Wednesday, 13 April 2005
Dáil Eireann Debate
I ask the Minister to make provision for legal representation for the McBrearty family at the Morris tribunal. The Taoiseach stated in the Dáil this morning that his legal advice was that the tribunal alone could allocate costs after a particular module was completed. I do not dispute this advice regarding the power of the tribunal but ask that an arrangement be made similar to that made by the then Minister for Health and Children in April 2000 with the Irish Haemophilia Society regarding the Lindsay tribunal which enabled the society and its members to be legally represented for the duration of the tribunal. The arrangement worked perfectly well and a similar arrangement was made with regard to the victims of the Stardust fire in 1981. It may not be fully within the Minister’s remit, but I am asking that the Morris tribunal briefly adjourn its activities while a suitable formula is worked out for granting legal representation.
The Morris tribunal was set up in 2002 mainly to deal with the injustices perpetrated on the McBrearty family by agents of the State. It has now been sitting for 320 days and at no stage has the McBrearty family received legal costs although they must attend daily and co-operate with the tribunal at all times. Television cameras recently showed a car boot containing reams of documents served by the tribunal on Frank McBrearty senior. Members of the family must research vast quantities of documentation and argue their case without the benefit of legal training or representation. At the same time, Mr. Justice Morris, the Minister for Justice, Equality and Law Reform, the Garda Commissioner, the Association of Garda Sergeants and Inspectors and the Garda Representative Association have all retained teams of lawyers for the duration of the tribunal.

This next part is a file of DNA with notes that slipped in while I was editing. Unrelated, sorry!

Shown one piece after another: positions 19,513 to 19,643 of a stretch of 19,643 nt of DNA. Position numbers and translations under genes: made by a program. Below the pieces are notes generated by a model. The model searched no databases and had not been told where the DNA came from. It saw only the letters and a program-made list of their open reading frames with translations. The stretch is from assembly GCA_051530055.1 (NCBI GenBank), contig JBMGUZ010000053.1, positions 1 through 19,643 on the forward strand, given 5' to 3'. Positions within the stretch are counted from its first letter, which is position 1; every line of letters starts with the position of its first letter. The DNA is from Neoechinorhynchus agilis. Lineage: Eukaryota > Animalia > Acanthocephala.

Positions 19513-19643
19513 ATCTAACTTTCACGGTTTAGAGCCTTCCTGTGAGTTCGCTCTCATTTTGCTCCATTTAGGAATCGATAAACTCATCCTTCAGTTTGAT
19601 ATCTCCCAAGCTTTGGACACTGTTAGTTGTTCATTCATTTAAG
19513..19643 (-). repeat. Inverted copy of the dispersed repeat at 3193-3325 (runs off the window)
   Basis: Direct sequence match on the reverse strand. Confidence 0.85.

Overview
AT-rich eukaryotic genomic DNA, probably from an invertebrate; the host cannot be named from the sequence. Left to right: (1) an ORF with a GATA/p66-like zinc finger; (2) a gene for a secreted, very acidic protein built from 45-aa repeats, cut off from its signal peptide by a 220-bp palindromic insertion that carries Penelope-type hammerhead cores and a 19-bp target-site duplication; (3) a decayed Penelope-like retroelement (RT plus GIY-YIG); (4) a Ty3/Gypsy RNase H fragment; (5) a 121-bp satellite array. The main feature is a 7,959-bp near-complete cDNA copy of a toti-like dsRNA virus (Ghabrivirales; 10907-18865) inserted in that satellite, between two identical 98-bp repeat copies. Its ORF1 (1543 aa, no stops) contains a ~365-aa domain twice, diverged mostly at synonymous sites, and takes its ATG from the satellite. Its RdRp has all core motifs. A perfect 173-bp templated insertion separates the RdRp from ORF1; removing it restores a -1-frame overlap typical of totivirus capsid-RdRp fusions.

The McBrearty family are no ordinary witnesses at the tribunal; they are at the heart of the Morris inquiry. Garda treatment of this family prompted the Morris tribunal to be established by the Oireachtas in 2002. What happened to the family over a sustained period is a grave matter of public importance. It is ironic and perverse that the McBreartys are the only participants who do not have the benefit of legal representation. They are discriminated against. Legal costs are now a barrier to justice for the family.
What is the value of proceeding with a tribunal that does not allow for meaningful engagement by the people at its heart? What credibility can its final report have? A fortune has already been spent by the State on legal costs and there is little sense in spending more money on an inquiry that has become quite farcical. Tribunals for the average citizen who is personally exposed as distinct from being sheltered by the State or by representative organisations have come to the point of being inoperable. We have a real problem which will not be resolved by the Minister burying his head in the sand or quoting law. It is time to recognise the reality, be brave, do the proper thing and stand by the spirit of Article 40 of the Constitution which states that “All citizens shall, as human persons, be held equal before the law.”
Mr. McGinley: I thank Deputy Costello for giving me some of his very limited time. As a Donegal Deputy for almost a quarter of a century, I cannot be accused of jumping on every available bandwagon. However, I agree with the case which has been made so well by the Deputy. I reflect the opinion of most reasonable people in Donegal who I meet in my everyday line of duty.